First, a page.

A hot news misappropriation claim under New York law alleging that a licensee of financial data improperly shared the data with another business entity is not preempted by the Copyright Act, because the licensor had sufficiently alleged the "extra elements" of a hot news claim, a district court ruled. The court ruled that the licensor had sufficiently alleged in its complaint that the data was time-sensitive, that it was misappropriated while it was still time-sensitive, and that the licensor and licensee were in direct competition. The court rejected the licensee's argument that the "free-riding" element of a hot news claim was precluded by the fact that the data was licensed in return for a fee, finding that the licensee's actual use of the data was "over and above" the provisions of the license agreement and constituted a breach. The court also declined to rule that the licensor's breach of contract claim was preempted by the Copyright Act, finding that the necessary "extra element" to survive preemption was established by the licensor's promise inherent in the license agreement itself.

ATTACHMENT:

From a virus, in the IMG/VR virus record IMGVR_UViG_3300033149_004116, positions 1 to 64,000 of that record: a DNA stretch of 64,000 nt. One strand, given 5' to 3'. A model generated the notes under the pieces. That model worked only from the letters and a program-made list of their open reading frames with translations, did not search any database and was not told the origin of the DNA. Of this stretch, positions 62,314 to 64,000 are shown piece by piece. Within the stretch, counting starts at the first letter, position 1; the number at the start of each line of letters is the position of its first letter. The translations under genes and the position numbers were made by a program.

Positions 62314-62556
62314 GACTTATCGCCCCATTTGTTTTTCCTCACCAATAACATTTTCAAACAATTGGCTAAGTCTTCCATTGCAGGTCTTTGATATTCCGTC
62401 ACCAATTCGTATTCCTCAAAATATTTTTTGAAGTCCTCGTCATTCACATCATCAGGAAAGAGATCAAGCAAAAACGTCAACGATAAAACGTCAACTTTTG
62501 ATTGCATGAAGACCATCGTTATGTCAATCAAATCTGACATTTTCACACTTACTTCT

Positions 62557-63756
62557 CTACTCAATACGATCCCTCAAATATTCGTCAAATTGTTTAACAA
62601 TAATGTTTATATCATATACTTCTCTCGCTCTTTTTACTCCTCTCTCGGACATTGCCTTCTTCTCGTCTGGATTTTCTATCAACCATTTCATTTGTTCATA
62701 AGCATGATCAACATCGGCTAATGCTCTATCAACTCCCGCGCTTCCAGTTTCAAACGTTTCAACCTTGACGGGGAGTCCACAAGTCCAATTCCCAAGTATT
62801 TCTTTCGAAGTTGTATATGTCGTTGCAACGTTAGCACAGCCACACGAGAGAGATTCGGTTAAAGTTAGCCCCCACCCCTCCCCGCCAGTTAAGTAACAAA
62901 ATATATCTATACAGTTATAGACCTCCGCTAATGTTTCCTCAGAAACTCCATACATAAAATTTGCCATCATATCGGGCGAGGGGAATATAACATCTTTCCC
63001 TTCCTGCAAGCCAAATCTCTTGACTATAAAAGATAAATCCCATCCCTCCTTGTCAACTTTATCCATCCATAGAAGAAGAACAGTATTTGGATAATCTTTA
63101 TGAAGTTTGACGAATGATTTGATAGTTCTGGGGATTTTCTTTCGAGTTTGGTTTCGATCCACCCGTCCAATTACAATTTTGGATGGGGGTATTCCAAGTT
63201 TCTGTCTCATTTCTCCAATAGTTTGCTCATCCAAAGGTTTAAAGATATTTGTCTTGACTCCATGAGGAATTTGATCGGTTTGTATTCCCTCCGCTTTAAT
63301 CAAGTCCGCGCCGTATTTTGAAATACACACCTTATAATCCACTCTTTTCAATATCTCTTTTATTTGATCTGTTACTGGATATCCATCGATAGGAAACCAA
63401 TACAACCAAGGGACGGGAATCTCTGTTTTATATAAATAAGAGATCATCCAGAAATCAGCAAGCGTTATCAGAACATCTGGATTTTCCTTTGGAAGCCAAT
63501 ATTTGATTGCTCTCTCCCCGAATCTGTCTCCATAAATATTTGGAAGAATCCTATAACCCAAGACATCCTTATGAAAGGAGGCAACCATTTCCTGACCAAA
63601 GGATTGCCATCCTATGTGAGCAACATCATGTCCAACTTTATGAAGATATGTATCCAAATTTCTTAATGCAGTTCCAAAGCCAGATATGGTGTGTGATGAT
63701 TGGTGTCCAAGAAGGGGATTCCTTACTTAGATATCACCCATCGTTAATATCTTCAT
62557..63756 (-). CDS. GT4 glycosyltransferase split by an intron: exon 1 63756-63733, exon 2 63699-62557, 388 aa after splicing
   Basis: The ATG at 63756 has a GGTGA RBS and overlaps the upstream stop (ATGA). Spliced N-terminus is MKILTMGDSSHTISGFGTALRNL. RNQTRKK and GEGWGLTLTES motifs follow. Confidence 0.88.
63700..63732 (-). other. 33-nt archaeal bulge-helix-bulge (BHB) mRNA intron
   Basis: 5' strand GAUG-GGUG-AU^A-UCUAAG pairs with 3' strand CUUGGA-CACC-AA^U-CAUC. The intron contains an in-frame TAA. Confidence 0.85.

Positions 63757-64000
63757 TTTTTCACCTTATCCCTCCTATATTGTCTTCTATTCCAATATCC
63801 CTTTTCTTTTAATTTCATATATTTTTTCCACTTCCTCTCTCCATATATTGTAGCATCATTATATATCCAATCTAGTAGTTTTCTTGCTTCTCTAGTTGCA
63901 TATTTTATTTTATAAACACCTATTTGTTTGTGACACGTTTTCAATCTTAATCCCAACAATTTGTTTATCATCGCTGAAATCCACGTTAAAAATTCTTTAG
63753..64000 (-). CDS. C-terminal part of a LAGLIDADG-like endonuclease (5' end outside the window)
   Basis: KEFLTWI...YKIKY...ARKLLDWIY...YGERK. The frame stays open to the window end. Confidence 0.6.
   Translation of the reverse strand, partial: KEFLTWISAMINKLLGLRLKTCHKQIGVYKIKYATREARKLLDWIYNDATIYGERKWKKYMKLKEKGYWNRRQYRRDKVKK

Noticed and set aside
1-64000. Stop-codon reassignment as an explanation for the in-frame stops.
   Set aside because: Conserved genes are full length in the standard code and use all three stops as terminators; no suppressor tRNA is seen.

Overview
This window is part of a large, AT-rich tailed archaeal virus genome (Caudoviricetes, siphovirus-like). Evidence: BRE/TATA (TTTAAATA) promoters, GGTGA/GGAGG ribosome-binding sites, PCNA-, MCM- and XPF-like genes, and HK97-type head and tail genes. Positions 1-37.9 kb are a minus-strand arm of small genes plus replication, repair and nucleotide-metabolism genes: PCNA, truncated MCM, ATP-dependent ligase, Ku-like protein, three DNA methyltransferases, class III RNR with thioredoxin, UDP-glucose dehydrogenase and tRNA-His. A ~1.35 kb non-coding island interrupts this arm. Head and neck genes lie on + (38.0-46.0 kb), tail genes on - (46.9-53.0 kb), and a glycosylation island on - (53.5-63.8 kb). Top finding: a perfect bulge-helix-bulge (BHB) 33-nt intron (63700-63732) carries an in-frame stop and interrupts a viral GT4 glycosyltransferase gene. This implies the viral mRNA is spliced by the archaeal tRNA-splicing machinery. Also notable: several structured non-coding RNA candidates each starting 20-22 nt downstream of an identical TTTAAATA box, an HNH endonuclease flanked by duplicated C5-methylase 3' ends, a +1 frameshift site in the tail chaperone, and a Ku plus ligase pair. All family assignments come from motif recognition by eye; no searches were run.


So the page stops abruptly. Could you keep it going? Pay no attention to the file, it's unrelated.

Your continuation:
Banxcorp v. Costco Wholesale Corp., 2010 U.S. Dist. LEXIS 70380 (S.D.N.Y. July 13, 2010) Download PDF

Editor’s Note: This opinion is also notable for its extensive analysis of the question of copyrightability of data compilations. Compare the ruling in Agora Financial, LLC v. Samler (D. Md. June 17, 2010), finding that a hot news misappropriation claim involving the republishing of stock analysts' recommendations was preempted because the plaintiff had failed to show that the recommendations were noncopyrightable facts. The court held that a recommendation to invest in a company is not a fact, but a copyrightable original work that involves judgment and creativity.